In Bioshock 2, the player was put into the boots of a Big Daddy. You would have to protect the Little Sisters while they harvested Adam from corpses. An unnerving affair, made even more complicated by what to do afterwards. Would you harvest them for a large supply of Adam, or free them, hoping there’d be an award later on? I opted to try to save them all and this is where the standout moment of the game -and now, generation- occurred.
There were two Little Sisters in the same area. One of mine, harvesting a corpse while I was fending off splicers and the other one cowering behind a Daddy I accidentally pissed off (thus had to kill) during the shoot-out. Yep, I picked up the wrong one and didn’t realise for an hour.
After dropping off my free-loader, I made my way back to the area where I’d lost the first one and felt genuine guilt (and massive relief) when she emerged from the shadows and ran over cheering: “I knew you wouldn’t leave me behind.”
Other games just didn’t get close to how much emotion they can provoke, or ask questions from a gamer about how far they'd go to make life easier on themselves. Bioshock Infinite was going to have a go, but Irrational ditched the concept of having Elizabeth use her powers weakening her throughout the story, with the possibility we’d be able to push her too far, possibly to her death.
The recent Burial at Sea DLC, was pure fan-service as it took us back to Rapture and it kept reminding me of the moment in Bioshock 2, affirming that it really was my pick for finest moment of the generation. I can’t wait to see what the PS4 and Xbox One are going to do to top it.
Matt - Journey
BioWare nearly popped up here. After all, in order to prove a disappointment you have to instill a certain amount of hope, and BioWare's phenomenal character development in both the Mass Effect series and Dragon Age: Origins certainly did that. We'll always have that day drinking beers in the rafters of the Presidium, Garrus. So too could XCOM: Enemy Unknown/Within been in with a shout. Jon and Brendan died early on, but losing Carl after I'd spent hours outfitting him with the very best skills and weaponry because of one stupid moment of madness was utterly crushing.
But after careful consideration, I've gone with the two hours or so it took me to play through Journey. I locked the doors, turned off my phone, drew the curtains, and lapped up thatgamecompany's magnum opus in one sitting, as the developers intended. By the end, and I have no real idea why or how this happened, I was simultaneously grinning like an idiot and crying my eyes out.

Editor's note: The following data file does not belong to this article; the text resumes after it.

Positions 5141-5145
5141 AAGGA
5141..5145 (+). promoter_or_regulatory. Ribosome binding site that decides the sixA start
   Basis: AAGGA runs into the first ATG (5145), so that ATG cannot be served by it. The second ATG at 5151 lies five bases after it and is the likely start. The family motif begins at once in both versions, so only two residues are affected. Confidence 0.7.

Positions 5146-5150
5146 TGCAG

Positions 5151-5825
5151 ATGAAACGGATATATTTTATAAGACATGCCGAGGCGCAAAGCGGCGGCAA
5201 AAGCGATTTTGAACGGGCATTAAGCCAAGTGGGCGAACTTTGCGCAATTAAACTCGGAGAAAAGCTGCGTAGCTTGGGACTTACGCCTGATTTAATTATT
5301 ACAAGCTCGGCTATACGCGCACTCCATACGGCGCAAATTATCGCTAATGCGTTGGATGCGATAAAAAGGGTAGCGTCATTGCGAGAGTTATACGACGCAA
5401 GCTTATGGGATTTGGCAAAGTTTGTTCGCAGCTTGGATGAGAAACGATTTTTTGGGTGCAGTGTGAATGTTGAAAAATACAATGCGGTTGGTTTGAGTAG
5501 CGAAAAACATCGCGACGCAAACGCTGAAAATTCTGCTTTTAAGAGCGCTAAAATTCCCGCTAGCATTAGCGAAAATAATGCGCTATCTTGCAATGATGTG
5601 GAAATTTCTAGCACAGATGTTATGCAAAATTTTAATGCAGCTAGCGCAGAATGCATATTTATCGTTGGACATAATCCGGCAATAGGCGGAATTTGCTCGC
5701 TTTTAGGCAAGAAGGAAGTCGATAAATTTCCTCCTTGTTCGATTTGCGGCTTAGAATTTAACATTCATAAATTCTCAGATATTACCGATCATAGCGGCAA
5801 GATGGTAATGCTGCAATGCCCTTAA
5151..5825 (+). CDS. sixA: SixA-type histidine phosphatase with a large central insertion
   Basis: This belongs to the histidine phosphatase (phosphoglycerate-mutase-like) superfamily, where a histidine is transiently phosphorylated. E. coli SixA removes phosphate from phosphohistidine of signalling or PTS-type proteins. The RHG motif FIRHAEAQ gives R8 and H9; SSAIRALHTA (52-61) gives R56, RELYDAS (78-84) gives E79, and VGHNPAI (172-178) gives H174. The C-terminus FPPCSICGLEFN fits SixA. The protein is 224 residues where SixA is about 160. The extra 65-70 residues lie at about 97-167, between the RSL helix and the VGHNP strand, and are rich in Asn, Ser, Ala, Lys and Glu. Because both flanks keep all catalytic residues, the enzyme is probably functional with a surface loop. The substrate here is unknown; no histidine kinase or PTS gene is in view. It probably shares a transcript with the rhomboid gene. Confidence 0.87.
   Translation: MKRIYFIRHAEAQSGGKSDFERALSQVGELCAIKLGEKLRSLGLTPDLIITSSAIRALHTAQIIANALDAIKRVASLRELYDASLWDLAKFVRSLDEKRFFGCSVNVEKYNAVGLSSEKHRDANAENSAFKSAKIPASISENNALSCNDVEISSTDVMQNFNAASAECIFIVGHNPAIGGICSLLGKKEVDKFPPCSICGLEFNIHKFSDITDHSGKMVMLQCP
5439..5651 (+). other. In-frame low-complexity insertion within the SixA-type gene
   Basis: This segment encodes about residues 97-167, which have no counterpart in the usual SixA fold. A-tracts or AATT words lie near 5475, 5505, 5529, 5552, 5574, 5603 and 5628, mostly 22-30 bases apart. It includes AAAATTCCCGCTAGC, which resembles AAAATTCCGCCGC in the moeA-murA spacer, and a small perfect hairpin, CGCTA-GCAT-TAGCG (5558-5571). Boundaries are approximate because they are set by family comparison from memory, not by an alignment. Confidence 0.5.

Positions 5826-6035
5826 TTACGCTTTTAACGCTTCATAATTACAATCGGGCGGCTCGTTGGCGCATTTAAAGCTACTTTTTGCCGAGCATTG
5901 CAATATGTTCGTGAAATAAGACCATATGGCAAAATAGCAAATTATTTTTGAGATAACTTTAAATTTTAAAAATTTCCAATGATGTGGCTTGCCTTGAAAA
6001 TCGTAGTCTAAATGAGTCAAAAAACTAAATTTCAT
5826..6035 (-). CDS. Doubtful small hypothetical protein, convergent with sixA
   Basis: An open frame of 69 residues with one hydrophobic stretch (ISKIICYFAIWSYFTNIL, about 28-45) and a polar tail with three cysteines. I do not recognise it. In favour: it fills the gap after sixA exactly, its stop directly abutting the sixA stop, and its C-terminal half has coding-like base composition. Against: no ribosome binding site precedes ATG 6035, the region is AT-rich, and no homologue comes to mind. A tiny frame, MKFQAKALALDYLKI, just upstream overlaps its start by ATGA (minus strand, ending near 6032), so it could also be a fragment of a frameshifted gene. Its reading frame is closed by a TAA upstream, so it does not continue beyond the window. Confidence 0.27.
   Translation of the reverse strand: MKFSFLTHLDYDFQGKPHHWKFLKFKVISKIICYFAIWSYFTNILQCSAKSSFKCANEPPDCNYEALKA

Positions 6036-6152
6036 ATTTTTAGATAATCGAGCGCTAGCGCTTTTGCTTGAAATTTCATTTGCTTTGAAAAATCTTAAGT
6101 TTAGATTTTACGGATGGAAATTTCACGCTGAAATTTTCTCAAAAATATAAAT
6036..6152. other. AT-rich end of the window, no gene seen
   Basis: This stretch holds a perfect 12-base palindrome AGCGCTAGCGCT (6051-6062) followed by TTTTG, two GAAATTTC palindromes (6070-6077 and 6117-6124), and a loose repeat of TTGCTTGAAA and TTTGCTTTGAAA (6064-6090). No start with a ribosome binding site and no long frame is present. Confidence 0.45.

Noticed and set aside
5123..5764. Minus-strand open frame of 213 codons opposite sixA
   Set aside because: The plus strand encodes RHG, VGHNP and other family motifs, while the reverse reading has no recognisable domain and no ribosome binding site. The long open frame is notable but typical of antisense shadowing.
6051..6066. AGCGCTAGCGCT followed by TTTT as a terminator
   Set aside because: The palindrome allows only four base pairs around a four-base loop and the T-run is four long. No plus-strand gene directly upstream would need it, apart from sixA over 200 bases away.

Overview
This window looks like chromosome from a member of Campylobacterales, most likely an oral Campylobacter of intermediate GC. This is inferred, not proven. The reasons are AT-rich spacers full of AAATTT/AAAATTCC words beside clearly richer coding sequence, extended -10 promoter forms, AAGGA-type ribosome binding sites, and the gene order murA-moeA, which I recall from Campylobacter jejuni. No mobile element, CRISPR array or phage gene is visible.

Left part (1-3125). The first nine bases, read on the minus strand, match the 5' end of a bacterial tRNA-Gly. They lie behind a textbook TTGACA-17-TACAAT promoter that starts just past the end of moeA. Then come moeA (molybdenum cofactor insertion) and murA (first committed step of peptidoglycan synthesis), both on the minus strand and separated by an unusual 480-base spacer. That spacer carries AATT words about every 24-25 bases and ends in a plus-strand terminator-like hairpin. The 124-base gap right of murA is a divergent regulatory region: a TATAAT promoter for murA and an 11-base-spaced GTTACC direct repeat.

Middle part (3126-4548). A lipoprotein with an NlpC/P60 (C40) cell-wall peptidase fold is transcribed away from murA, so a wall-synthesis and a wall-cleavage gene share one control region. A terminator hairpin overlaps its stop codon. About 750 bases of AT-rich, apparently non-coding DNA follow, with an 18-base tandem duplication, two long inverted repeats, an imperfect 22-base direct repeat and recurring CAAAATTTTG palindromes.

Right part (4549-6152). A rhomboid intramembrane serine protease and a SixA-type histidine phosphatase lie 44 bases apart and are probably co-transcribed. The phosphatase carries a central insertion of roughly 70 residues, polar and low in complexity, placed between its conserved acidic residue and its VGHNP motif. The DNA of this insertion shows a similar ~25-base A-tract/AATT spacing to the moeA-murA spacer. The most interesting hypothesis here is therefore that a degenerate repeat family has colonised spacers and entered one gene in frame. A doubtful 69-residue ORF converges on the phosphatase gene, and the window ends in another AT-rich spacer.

For me, Journey proved a reflection of life itself. The beauty, the vibrancy, the fluid nature of things. How we all start off not really knowing who we are, but our march towards our end is inexorable, tumultuous, filled with both light and dark. That those who take the time to delight in the world around them will find joy, that those who persevere will find reward, that sometimes you have to travel the lowest depths to reach the highest peaks. That a Sam Mendes' plastic bag dancing in the wind has nothing on thatgamecompany. That doing it alone can be devastating.
Pretentious waffle? Perhaps, and what I experienced and drew from the game is only true to me. It's one of the most subjective and divisive gaming experiences I've ever witnessed, and certainly one of the most strikingly, daringly original.
Jonathan - Rocking Out
I was good and ready to use this section as a pretentious soapbox to talk about the rise of digital marketplaces on home consoles; the wealth of amazing games that Xbox Live Arcade and PSN brought us over the last few years. We take the likes of Bastion, Super Meat Boy, Journey and Limbo for granted these days, but a decade ago, this entire sector didn't exist beyond cult PC downloads.
You'd better believe that I'll pen an article about it at some point, but frankly, this category is all about personal highlights, about the best and most memorable moments we've taken from Generation 7.
Most of which, for me, involve getting irresponsibly tipsy and jumping onto sofas clutching a plastic guitar.
Guitar Hero and Rock Band may have been a fad, a product of all the lovely disposable money we had before a bunch of despicable bankers ruined everything for everyone, but it was glorious. Guitar Hero brought friends and family into a single room, rocking out on plastic axes, drums and nasally screeching into a microphone. We felt like rock gods, regardless of real ability, and spent countless hours enjoying fantastic music in a revolutionary new way. Together.
I still feel that there's room for entrepreneurial companies to release downloadable games that are compatible with the guitars and drum kits cluttering up our attics, even though the time is past and the next generation is upon us. But years from now, I'll still remember the days when I'd return to my disgusting flat to discover a room full of people waiting to rock out, and the fun we had in those heady, wonderful days.